Sri Lanka’s government is presently facing a major challenge with the US government designating army commander General Shavendra Silva for alleged gross violations of human rights and imposing a travel ban on him and his family. This is a continuation of a regime of international sanctions against Sri Lanka on the grounds of its unwillingness to deal with unresolved issues of the last phase of the war, including those of missing persons and accountability for human rights violations. In September last year the UN suspended Sri Lankan Army deployments in its peacekeeping operations after President Maithripala Sirisena appointed General Silva as army commander accusing him of command responsibility for serious human rights violations.
An issue that has surfaced and which is causing heartburn among Tamil-speaking citizens is the likelihood that the national anthem will not be sung in Tamil at the forthcoming National Independence Day celebrations on February 4. Government members have been making contradictory statements on this issue. Some of them have openly declared that the national anthem will not be sung in Tamil on this occasion whereas Prime Minister Mahinda Rajapaksa has said that no final decision has been taken on this matter. The National Peace Council is concerned about the government’s delay in taking a decision on this issue. Adding to our concerns is the provocative action of a government minister who went to the predominantly Tamil-speaking north and ordered the name board of an institution under his ministry to be redone so that the Sinhala wording comes on top and the Tamil wording below it.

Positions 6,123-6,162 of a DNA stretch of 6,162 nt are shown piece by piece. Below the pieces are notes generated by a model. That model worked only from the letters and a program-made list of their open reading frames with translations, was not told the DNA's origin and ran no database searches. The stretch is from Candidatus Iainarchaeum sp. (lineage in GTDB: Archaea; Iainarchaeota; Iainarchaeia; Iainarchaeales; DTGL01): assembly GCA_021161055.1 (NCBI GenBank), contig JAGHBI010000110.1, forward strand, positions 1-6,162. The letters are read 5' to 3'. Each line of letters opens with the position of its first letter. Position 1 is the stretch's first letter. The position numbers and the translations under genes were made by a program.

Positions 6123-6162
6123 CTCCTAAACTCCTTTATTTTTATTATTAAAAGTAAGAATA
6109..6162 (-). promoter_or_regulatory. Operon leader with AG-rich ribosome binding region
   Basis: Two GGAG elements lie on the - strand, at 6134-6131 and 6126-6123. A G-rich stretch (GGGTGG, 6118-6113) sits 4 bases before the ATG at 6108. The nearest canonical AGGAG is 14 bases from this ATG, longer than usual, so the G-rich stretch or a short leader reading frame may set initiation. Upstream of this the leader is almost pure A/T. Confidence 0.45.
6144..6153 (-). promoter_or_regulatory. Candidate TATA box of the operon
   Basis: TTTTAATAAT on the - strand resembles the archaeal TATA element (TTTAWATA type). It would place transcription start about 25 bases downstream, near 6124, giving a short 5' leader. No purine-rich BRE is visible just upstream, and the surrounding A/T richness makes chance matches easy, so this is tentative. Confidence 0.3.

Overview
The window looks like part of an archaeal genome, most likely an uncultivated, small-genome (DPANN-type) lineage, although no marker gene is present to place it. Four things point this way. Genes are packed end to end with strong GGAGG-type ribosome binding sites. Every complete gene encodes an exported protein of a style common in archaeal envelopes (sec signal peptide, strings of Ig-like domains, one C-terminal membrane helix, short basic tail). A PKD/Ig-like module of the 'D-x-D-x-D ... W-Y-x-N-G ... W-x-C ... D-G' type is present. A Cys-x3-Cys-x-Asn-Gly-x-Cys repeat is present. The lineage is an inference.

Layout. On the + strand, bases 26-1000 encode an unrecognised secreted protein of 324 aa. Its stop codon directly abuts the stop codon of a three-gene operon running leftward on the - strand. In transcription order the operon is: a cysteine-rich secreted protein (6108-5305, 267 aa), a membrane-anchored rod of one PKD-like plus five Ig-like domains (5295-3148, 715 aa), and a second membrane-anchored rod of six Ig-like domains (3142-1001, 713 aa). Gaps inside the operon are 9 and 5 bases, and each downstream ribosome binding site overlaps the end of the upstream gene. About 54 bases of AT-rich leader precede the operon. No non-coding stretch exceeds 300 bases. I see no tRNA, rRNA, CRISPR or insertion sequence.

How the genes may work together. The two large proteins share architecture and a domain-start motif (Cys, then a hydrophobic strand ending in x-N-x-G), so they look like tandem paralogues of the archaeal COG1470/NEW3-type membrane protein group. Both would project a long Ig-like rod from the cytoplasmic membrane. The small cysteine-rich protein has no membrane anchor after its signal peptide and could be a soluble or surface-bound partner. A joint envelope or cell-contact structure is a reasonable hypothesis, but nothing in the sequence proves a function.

The celebration of Christmas took place without incident and in the manner that Christians in Sri Lanka have traditionally done. This was a success of governance as there were security warnings due to the Easter bombings that caused heavy loss of life to Christians at worship in three of their churches. The government made arrangements for enhanced security to ensure that there was no recurrence of such acts of violence or terrorism. The National Peace Council appreciates the security and freedom enjoyed by all communities to celebrate their special occasions in safety and live as equal citizens.
In his inaugural speech the newly elected President Gotabaya Rajapaksa gave an assurance that he will be the president of all, including all ethnicities and religions and those who did not vote for him. This assurance is especially important as the recently concluded presidential election was divisive and along communal lines. The National Peace Council compliments the new president on his positive sentiments and wishes him all success in making them come true. In particular, we will cooperate with his policies to promote peaceful coexistence and reconciliation as in the past.
Among the plethora of promises made by the presidential contestants is one that Sri Lanka will withdraw from the UNHRC resolution it co-signed in Geneva in 2015. This was an international commitment made in an assembly of 46 other countries. If Sri Lanka were to unilaterally withdraw from its commitments made to the UNHRC by rejecting the co-sponsored resolution, this is likely to have international repercussions that isolate the country. It will also create fear within the country that the negative practices of the past will re-emerge. The Sri Lankan state and successor governments need to respect international bodies and treaties and truly live up to its role as a member of a universal fraternity within a rules-based international order.